I first came to lesfic through mysteries, with Katherine V. Forrest, Clare McNab, Val McDermid, and a few others, as my guides. Along with Karin Kallmaker when I found romance a few months later, Forrest is one of the authors who helped me grow, become who I am. While I read all the Kate Delafield books back in the day, Delafield is book ten in the series and I went in knowing I hadn’t read the one right before it, released some nine years ago, and not sure how much I remembered from the previous ones. Did it matter? I feel like I’ve known Kate Delafield my whole life.
I won’t lie, I was a bit lost at first. I wasn’t sure whether the case that had Kate fear for her life was one from a previous book or not. As soon as I decided that it didn’t matter, Katherine V. Forrest’s writing pulled me in, as she used to.
Kate Delafield is a fascinating character. We wouldn’t be friends, I’d be way too intimidated and I’m not sure she’d have the patience for my awkwardness. I do, however, have huge respect for her, even as her stubbornness makes my eyes roll to the other side of my head. Besides all the adjectives that come naturally when thinking about a famed police detective whose professionalism and finesse are established and praised, “dry” is the word that kept springing to mind. Which is ironic, seeing as Kate’s struggle with alcohol is one of her defining traits. She’s not cold, she’s not unloving, she’s not uncaring, quite the opposite, but she never lost that stiffness, that dryness, that comes from years in the military and even more years in the closet. This sensation is intensified by the fact that she’s now living in the desert.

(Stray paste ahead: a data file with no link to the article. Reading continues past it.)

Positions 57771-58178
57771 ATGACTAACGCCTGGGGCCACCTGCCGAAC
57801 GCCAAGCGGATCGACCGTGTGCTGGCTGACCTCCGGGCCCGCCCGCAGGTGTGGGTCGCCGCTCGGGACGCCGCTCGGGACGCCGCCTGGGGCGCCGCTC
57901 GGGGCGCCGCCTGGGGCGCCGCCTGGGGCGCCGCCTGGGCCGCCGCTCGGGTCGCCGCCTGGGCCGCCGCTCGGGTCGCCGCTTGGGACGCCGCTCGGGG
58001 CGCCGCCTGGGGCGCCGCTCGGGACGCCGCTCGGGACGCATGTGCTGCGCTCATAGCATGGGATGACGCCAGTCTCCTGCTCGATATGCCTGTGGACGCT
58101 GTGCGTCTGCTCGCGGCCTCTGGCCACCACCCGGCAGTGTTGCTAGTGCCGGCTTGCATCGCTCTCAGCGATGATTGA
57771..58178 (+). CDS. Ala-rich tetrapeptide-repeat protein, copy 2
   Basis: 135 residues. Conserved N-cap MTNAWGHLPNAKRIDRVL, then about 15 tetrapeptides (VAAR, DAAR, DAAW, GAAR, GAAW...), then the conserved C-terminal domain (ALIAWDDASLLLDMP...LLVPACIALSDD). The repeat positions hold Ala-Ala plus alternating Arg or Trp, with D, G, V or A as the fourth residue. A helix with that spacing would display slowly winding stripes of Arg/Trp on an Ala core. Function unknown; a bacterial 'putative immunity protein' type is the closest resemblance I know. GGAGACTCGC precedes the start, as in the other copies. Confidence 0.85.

While this book was a real trip down memory lane for me, all the more so as there are many mentions of the second book in the series, Murder at the Nightwood Bar, Forrest’s writing is still as precise, still as keen as it was when I first read one of her books almost thirty years ago. It’s at once complex and accessible, as are her characters, the plot, the atmosphere. The addition of Dakota the dog brings easy warmth to a bittersweet story of love, mistakes, redemption, and forgiveness. If you’ve never read any of her books, you definitely should.
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